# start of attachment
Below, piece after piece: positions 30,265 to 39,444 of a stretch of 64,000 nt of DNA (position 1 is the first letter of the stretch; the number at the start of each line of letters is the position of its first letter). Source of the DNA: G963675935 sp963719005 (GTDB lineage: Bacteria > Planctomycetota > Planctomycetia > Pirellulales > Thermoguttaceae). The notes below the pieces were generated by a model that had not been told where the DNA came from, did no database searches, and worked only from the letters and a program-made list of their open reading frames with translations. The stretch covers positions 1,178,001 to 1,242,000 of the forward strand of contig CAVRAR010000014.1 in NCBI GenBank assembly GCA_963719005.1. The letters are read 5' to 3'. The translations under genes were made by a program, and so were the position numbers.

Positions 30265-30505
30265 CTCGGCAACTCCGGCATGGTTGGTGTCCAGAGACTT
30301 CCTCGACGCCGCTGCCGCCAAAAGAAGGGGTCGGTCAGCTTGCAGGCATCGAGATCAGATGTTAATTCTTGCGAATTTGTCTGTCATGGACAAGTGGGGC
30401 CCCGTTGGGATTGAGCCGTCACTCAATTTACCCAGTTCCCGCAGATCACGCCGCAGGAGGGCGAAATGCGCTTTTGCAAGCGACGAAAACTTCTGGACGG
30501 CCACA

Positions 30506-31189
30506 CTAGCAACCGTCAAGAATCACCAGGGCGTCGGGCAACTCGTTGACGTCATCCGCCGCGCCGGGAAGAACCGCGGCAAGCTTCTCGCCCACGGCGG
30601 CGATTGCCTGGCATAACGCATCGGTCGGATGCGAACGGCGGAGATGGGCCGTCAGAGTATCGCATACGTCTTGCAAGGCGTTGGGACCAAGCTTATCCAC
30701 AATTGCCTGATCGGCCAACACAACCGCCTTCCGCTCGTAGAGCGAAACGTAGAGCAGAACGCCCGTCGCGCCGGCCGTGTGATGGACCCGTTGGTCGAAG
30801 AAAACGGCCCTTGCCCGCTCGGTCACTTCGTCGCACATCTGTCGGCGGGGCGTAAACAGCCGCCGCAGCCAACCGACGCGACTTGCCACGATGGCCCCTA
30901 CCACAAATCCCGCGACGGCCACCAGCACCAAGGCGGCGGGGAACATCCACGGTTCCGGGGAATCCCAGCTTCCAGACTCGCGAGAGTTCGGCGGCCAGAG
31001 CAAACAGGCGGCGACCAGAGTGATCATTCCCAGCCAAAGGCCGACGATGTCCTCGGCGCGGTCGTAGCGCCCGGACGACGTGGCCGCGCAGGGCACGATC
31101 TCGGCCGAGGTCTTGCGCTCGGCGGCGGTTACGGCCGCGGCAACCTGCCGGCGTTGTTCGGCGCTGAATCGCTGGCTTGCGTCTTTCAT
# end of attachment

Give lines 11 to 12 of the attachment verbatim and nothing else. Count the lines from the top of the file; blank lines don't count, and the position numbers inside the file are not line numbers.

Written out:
30801 AAAACGGCCCTTGCCCGCTCGGTCACTTCGTCGCACATCTGTCGGCGGGGCGTAAACAGCCGCCGCAGCCAACCGACGCGACTTGCCACGATGGCCCCTA
30901 CCACAAATCCCGCGACGGCCACCAGCACCAAGGCGGCGGGGAACATCCACGGTTCCGGGGAATCCCAGCTTCCAGACTCGCGAGAGTTCGGCGGCCAGAG